Club of Rome, The First Global Revolution, 1991:

“In searching for a new enemy to unite us, we came up with the idea that pollution, the threat of global warming, water shortages, famine and the like would fit the bill (this is absolute proof that man made global warming is a fabrication)…. But in designating them as the enemy, we fall into the trap of mistaking symptoms for causes. All these dangers are caused by human intervention and it is only through changed attitudes and behavior that they can be overcome. The real enemy, then, is humanity itself.”

Bill Gates TED Talk

“First, we’ve got population. The world today has 6.8 billion people. That’s headed up to about nine billion. Now, if we do a really great job on new vaccines, health care, reproductive health services, we could lower that by, perhaps, 10 or 15 percent, but there we see an increase of about 1.3.”



Scientists at the Fukushima Daiichi nuclear plant in Japan have declared a state of emergency as one of the reactors is on the verge of falling into the ocean.  Lethal levels of radiation have been detected around the site which scientists say stems from a hole caused by melted nuclear fuel.


Rt.com reports:

Radiation levels of up to 530 Sieverts per hour were detected inside an inactive Reactor 2 at the Fukushima Daiichi nuclear complex damaged during the 2011 earthquake and tsunami catastrophe, Japanese media reported on Thursday citing the plant operator, Tokyo Electric Power Company (TEPCO). A dose of about 8 Sieverts is considered incurable and fatal. A hole of no less than one square meter in size has also been discovered beneath the reactor’s pressure vessel, TEPCO said. According to researchers, the apparent opening in the metal grating of one of three reactors that had melted down in 2011, is believed to be have been caused by melted nuclear fuel that fell through the vessel. The iron scaffolding has a melting point of 1500 degrees, TEPCO said, explaining that there is a possibility the fuel debris has fallen onto it and burnt the hole. Such fuel debris have been discovered on equipment at the bottom of the pressure vessel just above the hole, it added.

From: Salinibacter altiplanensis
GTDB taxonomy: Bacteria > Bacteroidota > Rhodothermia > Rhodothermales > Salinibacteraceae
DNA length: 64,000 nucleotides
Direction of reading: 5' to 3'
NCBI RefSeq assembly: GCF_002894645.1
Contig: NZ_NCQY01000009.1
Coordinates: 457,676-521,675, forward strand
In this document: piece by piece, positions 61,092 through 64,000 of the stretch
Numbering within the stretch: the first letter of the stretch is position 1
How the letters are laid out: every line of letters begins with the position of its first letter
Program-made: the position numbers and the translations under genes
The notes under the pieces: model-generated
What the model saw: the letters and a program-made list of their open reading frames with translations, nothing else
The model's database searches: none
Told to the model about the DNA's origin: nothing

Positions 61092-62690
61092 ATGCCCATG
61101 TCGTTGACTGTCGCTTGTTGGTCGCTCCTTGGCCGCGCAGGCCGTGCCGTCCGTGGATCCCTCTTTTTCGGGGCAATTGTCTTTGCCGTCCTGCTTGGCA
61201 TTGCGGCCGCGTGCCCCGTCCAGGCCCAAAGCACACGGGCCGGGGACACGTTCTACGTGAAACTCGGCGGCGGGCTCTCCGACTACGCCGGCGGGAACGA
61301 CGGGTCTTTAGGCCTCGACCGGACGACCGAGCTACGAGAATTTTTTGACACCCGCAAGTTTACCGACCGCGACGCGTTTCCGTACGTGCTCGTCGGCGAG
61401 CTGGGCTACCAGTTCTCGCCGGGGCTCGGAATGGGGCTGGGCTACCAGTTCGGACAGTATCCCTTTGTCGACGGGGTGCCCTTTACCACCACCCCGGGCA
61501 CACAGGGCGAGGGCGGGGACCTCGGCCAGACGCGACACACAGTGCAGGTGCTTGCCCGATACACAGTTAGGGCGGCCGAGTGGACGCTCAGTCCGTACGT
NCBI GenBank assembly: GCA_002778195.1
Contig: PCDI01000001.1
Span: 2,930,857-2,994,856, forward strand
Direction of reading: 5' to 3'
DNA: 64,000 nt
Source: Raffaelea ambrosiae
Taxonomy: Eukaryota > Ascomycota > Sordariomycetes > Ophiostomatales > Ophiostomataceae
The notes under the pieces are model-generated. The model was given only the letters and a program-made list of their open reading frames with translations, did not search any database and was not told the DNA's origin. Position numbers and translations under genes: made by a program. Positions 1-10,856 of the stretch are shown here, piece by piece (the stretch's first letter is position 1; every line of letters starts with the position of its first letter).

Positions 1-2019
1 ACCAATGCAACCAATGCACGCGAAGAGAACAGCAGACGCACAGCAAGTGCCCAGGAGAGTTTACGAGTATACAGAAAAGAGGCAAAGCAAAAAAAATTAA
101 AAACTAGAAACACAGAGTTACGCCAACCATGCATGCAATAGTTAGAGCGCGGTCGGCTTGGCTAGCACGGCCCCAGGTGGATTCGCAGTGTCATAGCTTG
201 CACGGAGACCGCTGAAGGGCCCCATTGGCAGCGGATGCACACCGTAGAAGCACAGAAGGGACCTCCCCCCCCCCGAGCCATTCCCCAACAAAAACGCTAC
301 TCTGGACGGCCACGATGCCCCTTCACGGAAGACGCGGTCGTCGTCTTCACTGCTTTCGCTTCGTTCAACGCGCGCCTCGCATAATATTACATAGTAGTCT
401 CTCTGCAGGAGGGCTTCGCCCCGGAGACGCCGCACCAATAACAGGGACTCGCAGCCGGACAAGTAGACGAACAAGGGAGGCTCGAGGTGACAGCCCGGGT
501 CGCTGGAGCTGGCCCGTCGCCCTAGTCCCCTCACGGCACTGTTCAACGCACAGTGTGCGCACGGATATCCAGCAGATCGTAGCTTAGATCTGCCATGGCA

The latest findings were released after a recent camera probe inside the reactor, TEPCO said. Using a remote-controlled camera fitted on a long pipe, scientists managed to get images of hard-to-reach places where residual nuclear material remained. The substance there is so toxic that even specially-made robots designed to probe the underwater depths beneath the power plant have previously crumbled and shut down. However, TEPCO still plans to launch further more detailed assessments at the damaged nuclear facility with the help of self-propelled robots.

Earlier this week, hopes for a more efficient cleanup at Fukushima were high, as the plant operator announced a portion of nuclear fuel debris responsible for a lot of the lingering contamination from six years ago may have finally been found.



Japan’s nuclear regulator has raised the threat level of a radioactive leak at the crippled Fukushima Daiichi plant from 1 to 3 on a 7-point scale. Officials said Tuesday that a storage tank has leaked 300 tons of radioactive water into the ground. The rating upgrade, which has to be confirmed by the United Nations’ nuclear agency, would be the first since the March 2011 quake-induced reactor meltdown.

Here are five things to know about the leak and related radiation:

The International Nuclear and Radiological Event Scale (INES) is a rating system for describing the severity of nuclear accidents. It was introduced in 1990 by the International Atomic Energy Agency, which reports to the U.N. The 7-point scale ranges from 1 (“Anomaly”) to 7 (“Major Accident”). Japan’s Nuclear Regulation Authority classified the Fukushima disaster as a level-7 event in 2011. The new leak is the first to be given an INES rating since the original disaster. Initially classified as a level one (“Incident”), it has been upgraded to level three (“Serious Incident”), pending confirmation by the UN nuclear agency. A The upgrade to level 3 (“Serious Incident”) means the event involves the release of “a few thousand terabecquerels of activity into an area not expected by design which requires corrective action,” or one resulting in radiation rates of “greater than one sievert per hour in an operating area,” according to the INES user’s manual. A terabecquerel is 1 trillion becquerels, defined as the radioactive decay of one nucleus per second; a sievert is a unit of biological radiation dose equivalent to about 50,000 front view chest X-rays.